As state and national trends show cities pursuing more walkable downtowns, Friendswood officials are looking at parking policies and how they affect the community’s walkability—yet city officials are divided on what action to take.

What you need to know

On April 1, Friendswood’s parking ad hoc subcommittee presented Friendswood City Council with an analysis they performed of Friendswood’s downtown areas as well as parking regulations to evaluate what options are available and how options could be improved to make the community more walkable.

Subcommittee findings showed in Friendswood’s downtown areas, small lots were difficult to develop. Meanwhile, in other parts of the city, large lots built in the 1970s and 1980s to service grocery stores that have closed remain largely unused, said Marcus Rives, subcommittee chair.

“The local trends that seem to be going really hot and heavy right now are walkable downtowns, which we’ve been addressing,” Rives said.

To achieve this goal, subcommittee recommended:
  • Allowing businesses to reduce available parking space by 15% in addition to the existing 5% reduction allowed, bringing the total reduction allowed to 20%
  • Having the parking ad hoc subcommittee increase transparency of existing alternative parking solutions, such as shared parking
  • Having Friendswood City Council review parking regulations every two years
In their own words

City Council member Joe Matranga said he felt the city’s regulations were satisfactory and worried that reducing parking spaces could lead to second-degree consequences, such as people parking on the street in front of people’s homes.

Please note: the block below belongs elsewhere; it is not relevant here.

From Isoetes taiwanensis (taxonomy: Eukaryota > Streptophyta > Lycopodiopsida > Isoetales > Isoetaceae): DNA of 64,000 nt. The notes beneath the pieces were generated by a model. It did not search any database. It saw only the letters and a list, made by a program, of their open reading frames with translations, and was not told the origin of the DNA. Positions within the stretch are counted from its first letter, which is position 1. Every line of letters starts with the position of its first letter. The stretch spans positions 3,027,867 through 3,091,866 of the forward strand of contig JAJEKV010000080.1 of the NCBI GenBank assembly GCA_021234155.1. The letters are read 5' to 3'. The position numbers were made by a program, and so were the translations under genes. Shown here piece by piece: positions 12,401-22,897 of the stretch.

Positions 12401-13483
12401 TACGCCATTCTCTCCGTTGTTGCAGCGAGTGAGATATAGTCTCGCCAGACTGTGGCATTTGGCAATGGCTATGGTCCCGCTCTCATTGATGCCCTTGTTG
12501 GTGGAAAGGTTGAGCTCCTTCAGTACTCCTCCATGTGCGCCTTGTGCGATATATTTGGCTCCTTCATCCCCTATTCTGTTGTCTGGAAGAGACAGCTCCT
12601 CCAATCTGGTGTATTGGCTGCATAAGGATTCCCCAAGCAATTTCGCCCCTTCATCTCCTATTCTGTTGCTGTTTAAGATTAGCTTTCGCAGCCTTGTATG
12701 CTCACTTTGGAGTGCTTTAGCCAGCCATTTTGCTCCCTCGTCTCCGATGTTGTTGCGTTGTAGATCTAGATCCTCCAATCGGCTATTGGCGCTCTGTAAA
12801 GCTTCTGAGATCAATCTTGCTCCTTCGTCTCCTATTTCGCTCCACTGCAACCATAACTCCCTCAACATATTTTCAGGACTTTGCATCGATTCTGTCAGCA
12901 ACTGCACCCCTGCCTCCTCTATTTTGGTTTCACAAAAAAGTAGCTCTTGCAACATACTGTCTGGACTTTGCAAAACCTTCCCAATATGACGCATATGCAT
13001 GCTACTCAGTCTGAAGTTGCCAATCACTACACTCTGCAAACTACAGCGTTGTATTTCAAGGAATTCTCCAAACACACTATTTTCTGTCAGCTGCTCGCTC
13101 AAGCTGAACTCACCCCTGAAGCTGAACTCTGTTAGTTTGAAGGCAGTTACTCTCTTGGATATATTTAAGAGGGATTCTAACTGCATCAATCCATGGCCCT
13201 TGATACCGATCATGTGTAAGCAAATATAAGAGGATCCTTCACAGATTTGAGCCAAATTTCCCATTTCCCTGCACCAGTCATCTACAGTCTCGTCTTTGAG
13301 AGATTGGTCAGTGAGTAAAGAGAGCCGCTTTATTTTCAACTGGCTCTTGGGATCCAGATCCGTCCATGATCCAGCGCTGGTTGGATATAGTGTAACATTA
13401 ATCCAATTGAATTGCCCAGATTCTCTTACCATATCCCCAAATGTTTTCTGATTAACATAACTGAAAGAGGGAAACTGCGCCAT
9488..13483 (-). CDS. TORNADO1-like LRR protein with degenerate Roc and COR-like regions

“We have so many things that staff works on,” Matranga said. “I just don’t think this is one that’s broken that needs fixing.”

Other City Council members voiced concern that the city was not fully using vacant parking lot space and the issue deserved more critical focus from city planners.

“Personally I would like to see [planning and zoning] delve into this,” Friendswood City Council member Sally Branson said. “I hear you, Joe, but I do think we’ve run into some roadblocks, especially in the downtown area, and I wish we could create some flexibility.”

While City Council did not vote to approve or reject any of city staff’s recommendations, Mayor Mike Foreman asked the city’s planning and zoning commission to look closer at the effects of increasing the city’s 5% parking space reduction allowance to 20%.

One more thing

In August, Branson recommended forming the parking ad hoc subcommittee to review Friendswood’s parking regulations and recommend changes.

Editor's note: This story was updated to note that the parking ad hoc subcommittee presented the parking analysis and will review.